That’s basic history. The article you cite is a politicized piece of propaganda where the author tries to downplay the very important role of APRA (which really set the framework for what is the internet – without APRA it would not be what it is today), which was government research, and hide the fact that other researchers that expanded it to connect were almost always working with government grants. What is really dishonest about the propaganda piece in the Wall Street journal is that it tries to make it sound like the government held back the internet. It expanded as quickly as possible as technology expanded, and government privatized it when it became feasible to do so. You can read more on Wiki: http://en.wikipedia.org/wiki/History_of_the_Internet

    Now it’s clear Romneyworld wants to create a fake Obama – one that is all big government and supposedly believes government is needed for business to succeed. That’s why they take quotes out of context, turn them into things that Obama didn’t say, and get people like you to believe that the fake Obama is real.

    • Government research created the internet — OK, the article you site doesn’t really counter that. The research involved involved public universities and scientific studies backed by government.

      I also made this claim here:

      http://tarheelred.com/2012/07/18/obama-government-invented-the-internet/

      There are 5 theories or claims about who invented the Internet. None of them are the government.

      The WSJ clearly likes the TCP/IP claim while I would lean towards the packet switching claim.

      Which ever one you like, it’s clear that the government didn’t invent the Internet at all.

      Urban legend.

  3. The article also neglects to note that Vincent Cerf was recruited by DARPA and ARPA (government agencies) and he was at Sanford. The propagandist wants to make it sound like Xerox was the driving force. A Xerox lab did develop the Ethernet for other reasons in the 70s, and it became useful, but it’s much less important than all the work done by government agencies and researchers. To try to somehow push Xerox to the top and government out is a “big lie.” He lies by omission and commission. He mentions Berners-Lee, but doesn’t note that he worked at CERN, which is operated by European governments. He mentions Taylor and connects him to Xerox, even though all his important internet work was while he was a government researcher. In short, the article you cite is pure propaganda. But if people don’t like Obama and don’t take the time to check it, it can feed into the illusionary false Obama image Romneyworld wants to sell.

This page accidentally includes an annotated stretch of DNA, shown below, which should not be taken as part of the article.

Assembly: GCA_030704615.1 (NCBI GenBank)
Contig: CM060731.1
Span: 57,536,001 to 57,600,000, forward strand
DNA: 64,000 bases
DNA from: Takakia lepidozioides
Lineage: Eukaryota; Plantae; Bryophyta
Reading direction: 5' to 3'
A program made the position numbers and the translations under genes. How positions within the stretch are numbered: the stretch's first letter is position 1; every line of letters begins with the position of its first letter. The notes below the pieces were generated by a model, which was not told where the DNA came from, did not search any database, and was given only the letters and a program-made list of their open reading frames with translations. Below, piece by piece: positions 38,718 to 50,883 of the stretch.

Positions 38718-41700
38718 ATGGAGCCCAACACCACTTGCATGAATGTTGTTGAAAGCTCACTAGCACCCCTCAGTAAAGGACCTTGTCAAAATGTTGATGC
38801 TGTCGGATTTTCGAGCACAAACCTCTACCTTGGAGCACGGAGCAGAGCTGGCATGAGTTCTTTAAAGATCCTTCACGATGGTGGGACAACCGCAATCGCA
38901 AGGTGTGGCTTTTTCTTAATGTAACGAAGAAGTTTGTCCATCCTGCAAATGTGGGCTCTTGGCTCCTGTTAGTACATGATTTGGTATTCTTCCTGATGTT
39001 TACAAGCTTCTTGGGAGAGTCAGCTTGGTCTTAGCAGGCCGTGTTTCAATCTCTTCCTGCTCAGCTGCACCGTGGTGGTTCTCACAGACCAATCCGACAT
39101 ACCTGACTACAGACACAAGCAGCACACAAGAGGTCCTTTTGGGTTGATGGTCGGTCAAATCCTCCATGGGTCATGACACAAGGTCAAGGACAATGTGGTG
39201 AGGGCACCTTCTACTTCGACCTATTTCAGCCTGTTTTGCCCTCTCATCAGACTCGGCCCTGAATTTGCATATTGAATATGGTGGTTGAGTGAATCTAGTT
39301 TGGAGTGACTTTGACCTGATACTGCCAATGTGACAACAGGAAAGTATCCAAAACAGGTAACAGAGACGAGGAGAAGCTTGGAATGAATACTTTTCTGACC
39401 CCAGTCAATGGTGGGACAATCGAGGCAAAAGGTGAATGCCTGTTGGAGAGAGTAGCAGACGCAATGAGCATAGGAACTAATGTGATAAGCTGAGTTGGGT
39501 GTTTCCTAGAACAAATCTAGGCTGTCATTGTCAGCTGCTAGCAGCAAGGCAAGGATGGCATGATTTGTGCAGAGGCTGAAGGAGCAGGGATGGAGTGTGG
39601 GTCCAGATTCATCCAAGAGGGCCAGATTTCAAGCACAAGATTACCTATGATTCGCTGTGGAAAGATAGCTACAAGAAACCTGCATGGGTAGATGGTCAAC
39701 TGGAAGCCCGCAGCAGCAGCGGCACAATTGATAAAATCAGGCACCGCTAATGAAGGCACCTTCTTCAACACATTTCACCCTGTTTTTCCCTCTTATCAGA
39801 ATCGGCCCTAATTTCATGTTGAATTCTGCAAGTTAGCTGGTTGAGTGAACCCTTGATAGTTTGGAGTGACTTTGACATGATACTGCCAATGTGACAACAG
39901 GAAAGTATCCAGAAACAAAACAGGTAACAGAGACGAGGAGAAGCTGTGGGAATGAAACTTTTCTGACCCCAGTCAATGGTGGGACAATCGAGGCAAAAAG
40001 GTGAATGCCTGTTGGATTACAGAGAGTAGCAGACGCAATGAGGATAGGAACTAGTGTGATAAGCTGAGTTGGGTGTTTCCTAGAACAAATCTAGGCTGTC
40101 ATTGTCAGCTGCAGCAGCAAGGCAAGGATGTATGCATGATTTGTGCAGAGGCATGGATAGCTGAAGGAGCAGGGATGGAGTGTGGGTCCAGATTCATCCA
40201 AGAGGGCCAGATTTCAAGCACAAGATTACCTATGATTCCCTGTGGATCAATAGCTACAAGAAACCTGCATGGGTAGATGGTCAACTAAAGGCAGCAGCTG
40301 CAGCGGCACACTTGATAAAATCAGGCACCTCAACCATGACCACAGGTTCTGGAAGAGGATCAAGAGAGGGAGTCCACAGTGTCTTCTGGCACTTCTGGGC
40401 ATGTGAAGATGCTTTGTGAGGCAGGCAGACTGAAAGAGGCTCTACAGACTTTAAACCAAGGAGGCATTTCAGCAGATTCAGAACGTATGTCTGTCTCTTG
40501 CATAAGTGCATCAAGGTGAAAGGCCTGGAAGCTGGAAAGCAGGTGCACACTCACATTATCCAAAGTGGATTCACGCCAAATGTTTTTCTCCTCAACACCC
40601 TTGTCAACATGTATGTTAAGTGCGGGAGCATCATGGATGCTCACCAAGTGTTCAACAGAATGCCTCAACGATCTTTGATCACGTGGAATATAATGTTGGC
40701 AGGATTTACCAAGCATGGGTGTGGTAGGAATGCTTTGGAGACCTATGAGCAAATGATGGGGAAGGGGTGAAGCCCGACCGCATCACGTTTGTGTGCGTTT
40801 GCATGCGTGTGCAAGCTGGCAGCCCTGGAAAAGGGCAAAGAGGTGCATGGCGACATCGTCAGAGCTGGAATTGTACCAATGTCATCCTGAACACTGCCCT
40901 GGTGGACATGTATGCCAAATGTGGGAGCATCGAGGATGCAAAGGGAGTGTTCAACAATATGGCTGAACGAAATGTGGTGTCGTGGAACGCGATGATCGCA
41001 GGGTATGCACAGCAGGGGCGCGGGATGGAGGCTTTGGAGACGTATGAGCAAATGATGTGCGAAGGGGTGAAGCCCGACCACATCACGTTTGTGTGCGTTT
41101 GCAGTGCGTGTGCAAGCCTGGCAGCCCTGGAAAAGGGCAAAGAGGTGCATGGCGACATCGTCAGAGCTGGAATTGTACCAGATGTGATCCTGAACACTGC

4. No, there are not different theories about how the internet arose. There is a clear history, and all the things you state are part of that history. It is uncontroversial that APRANET was instrumental in bringing forward the internet we now know, even if it itself was not the internet. It is uncontroversial that government researchers were a major driving force. I pointed out how the people and advances he notes in the article are almost all related to the government! There are not five theories or claims, there are many numerous aspects that came together. Wikipedia’s history is very good on it, read through it.

    • No, there are not different theories about how the internet arose.

      Scott, there isn’t even clear consensus on what marks the actual birth of the internet. It depends on which version is the accepted version. Further, there isn’t consensus on what makes the internet the internet. Is it the language? Is it switching? Is it TCP/IP?

      It is uncontroversial that APRANET was instrumental in bringing forward the internet we now know, even if it itself was not the internet.

      Maybe. There were people switching packets long before ARPNet. Second, there were people connecting computers before ARPNet.

      ARPNet had nothing to do with the languages of the Internet, UNIX and “C”. They had nothing to to with Ethernet.

      It is uncontroversial that government researchers were a major driving force.

      This isn’t true. There is significant amount of doubt that anyone but the private sector contributed to the Internet’s beginning.

    • Here’s a nice takedown on the WSJ piece, though it surely won’t satisfy you.

      I agree that Ethernet doesn’t the Internet make. In fact, few of us use Ethernet anymore; we use fast/switched Ethernet. And before even Ethernet we used FID and Token Ring. However, the TCP/IP theory seems to be one that gets much attention. And yes, Cern worked at ARPA where he was working on protocols. But TCP/IP wasn’t added to ARPA until 1983.

      Personally, I think that packet switching represents a more accurate lighting in the mud moment.